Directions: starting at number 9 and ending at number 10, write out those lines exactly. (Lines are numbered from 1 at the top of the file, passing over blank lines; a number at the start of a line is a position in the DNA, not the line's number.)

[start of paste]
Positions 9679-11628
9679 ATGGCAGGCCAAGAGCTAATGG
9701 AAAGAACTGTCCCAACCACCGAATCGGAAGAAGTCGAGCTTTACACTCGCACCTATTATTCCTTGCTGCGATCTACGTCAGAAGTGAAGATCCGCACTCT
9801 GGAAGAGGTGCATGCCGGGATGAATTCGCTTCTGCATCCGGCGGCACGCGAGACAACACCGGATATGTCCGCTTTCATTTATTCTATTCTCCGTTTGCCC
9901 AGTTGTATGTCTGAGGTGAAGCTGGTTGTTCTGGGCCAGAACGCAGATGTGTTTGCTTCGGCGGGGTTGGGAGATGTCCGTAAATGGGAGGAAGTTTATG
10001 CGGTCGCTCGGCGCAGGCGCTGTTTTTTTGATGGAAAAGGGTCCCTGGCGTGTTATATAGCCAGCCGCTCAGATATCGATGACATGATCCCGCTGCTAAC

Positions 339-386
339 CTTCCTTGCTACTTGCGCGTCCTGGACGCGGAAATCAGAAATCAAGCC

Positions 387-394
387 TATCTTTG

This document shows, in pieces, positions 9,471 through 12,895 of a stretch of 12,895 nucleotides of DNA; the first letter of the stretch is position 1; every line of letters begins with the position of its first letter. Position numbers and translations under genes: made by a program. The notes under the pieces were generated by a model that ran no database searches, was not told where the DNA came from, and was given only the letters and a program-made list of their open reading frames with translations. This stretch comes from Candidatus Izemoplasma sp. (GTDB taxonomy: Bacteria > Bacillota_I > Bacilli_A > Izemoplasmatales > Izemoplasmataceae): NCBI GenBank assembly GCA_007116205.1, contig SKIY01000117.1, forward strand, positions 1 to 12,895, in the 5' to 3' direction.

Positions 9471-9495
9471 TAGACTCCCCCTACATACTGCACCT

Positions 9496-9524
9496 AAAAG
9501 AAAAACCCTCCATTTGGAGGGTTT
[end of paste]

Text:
Positions 387-394
387 TATCTTTG